The other main group of texts is often called "Byzantine", because of its wide use in the Eastern Church. It is found in the vast majority of Greek New Testament manuscripts. The text used to translate the 1611  King James version was a composite made from several manuscripts in this family. And of course this Greek text has "son".

Problems With These Manuscripts

There are some major questions about the reliability of these Minority Text manuscripts. If you do a little research for yourself,  you can easily find many highly respected and credible scholars who are convinced that they are flawed and unreliable, in places where they differ from the traditional readings found in Byzantine texts.

These manuscripts contain numerous "corrections", and amendments, some of them made centuries after the original was written. Large sections have been overwritten by later hands. There are many original scribal errors, omissions and additions. Nor are they identical. There are said to be literally thousands of places where they differ, some minor, some much more significant.

It all adds up to more than enough evidence to create grave doubts about the reliability of any conclusion which favors their alternative reading of "God" instead of "Son" in John 1:18.

It is noteworthy that, apart from the NASB, translators of other modern English Bibles have decided that the word "son" from the Byzantine texts, is more likely to be correct. Because of this they have retained it in their main text, and relegated the reading "god" to a marginal note, thus indicating that they think it is less likely to be authentic.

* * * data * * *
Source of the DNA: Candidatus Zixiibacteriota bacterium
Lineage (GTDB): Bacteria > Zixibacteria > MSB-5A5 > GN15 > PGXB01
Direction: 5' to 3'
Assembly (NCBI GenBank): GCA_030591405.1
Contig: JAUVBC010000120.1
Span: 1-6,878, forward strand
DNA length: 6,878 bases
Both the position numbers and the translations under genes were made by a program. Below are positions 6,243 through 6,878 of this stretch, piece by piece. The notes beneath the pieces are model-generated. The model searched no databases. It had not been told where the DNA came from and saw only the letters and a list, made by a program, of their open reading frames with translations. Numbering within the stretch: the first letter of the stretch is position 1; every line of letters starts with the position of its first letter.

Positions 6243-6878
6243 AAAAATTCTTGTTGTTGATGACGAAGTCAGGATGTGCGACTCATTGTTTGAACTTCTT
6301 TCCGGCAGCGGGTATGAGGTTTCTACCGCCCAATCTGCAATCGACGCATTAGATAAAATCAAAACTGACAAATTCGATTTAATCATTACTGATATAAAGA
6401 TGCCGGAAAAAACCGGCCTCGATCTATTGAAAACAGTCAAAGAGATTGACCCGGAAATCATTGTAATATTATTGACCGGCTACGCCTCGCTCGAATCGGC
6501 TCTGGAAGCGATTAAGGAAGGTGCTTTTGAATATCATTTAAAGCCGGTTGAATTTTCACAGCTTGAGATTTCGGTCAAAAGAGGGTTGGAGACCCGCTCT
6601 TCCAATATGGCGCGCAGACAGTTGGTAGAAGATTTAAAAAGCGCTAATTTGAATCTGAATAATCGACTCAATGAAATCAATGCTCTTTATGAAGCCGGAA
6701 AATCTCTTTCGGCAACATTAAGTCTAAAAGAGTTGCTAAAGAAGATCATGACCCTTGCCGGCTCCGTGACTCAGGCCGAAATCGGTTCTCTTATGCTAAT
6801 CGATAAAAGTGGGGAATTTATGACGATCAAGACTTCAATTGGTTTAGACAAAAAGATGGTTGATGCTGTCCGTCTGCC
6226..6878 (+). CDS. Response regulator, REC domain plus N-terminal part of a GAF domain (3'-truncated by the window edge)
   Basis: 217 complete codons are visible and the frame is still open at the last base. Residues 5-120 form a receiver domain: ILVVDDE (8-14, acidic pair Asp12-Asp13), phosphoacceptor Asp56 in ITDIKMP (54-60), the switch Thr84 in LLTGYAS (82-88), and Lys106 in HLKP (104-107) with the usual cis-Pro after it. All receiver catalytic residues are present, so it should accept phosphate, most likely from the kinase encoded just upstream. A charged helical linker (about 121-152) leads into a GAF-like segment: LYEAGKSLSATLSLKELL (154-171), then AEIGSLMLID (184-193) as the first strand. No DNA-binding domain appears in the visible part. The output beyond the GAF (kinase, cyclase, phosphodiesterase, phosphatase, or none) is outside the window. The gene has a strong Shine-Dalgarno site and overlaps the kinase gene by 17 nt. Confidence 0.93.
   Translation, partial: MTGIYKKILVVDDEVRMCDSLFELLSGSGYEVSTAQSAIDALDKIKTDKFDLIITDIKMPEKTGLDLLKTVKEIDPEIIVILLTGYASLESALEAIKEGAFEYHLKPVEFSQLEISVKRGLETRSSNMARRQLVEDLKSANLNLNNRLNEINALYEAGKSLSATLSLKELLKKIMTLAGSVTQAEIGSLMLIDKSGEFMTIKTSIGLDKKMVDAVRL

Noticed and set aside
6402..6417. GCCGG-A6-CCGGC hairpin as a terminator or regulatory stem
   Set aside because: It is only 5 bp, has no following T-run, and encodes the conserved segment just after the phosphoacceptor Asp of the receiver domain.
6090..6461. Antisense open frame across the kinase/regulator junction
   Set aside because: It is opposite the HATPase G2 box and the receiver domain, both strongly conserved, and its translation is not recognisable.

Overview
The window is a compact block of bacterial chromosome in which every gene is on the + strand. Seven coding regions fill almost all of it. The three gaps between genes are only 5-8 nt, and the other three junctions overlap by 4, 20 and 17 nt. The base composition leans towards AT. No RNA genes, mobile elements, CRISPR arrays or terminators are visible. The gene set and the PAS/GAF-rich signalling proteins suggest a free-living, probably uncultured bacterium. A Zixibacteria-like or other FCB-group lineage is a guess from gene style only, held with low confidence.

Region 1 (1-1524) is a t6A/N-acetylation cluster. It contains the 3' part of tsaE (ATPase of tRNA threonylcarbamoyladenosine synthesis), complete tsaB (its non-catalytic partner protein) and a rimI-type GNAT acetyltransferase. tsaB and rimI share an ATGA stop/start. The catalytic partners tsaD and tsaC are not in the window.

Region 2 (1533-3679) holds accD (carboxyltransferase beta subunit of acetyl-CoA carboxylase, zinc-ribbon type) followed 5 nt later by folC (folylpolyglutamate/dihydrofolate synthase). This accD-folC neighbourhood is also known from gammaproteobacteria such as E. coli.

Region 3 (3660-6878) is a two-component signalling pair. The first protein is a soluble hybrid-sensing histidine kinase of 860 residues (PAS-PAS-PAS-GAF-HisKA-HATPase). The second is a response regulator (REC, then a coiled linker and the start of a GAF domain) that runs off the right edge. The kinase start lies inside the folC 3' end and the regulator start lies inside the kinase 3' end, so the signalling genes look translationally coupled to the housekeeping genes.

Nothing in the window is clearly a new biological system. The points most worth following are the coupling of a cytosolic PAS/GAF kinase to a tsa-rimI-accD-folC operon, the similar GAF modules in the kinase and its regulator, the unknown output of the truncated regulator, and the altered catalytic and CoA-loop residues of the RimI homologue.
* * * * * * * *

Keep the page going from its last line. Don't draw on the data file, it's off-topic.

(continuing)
Of course none of the Majority Texts are nearly as old as those very few Minority texts which contain the alternative reading. However we must never make the mistake of thinking that mere age guarantees better reliability. That is quite illogical!

Older Versions in Other Languages

The Greek NT texts are not our only witnesses. There are reported to be quite a few very ancient translations of the NT into other languages, which use the word "son". Scholars tell us that these translations have their origins in  Byzantine type texts, similar to that which has survived to our own time. One that I have been able to verify is Jerome's Latin Vulgate.

Earlier Writings by the "Church Fathers"

There are early Church writings by men who quoted from John 1:18, using "son". These writings date back as far as the late 2nd century, and confirm for us that this reading existed and was in use at that time.

Scholars tell us that they were most likely quoting from Byzantine type texts, similar to those which which we still have.

The earliest I have found and verified so far, is from the late second century writer Irenaeus.  In his "Against Heresies", Book III, XI, 6, he quotes from John 1:18 using "son".

What Did John Mean To Say?

Finally we have the witness of John himself.

In John 20:31, we are told that John's reason for writing, is to enable readers to  believe that:

"Jesus is the Christ, the Son of God."

It cannot be possible that John would contradict  himself elsewhere in the same Gospel by saying that Jesus is actually "God" rather than the "Son of God"! That would defeat the purpose for which he wrote.


From all of this I conclude that the KJV translation has got it right!

John did NOT say that Jesus is "the only begotten God"

He wrote that Jesus is "the only begotten Son".

The vast majority of New Testament Greek texts confirm that.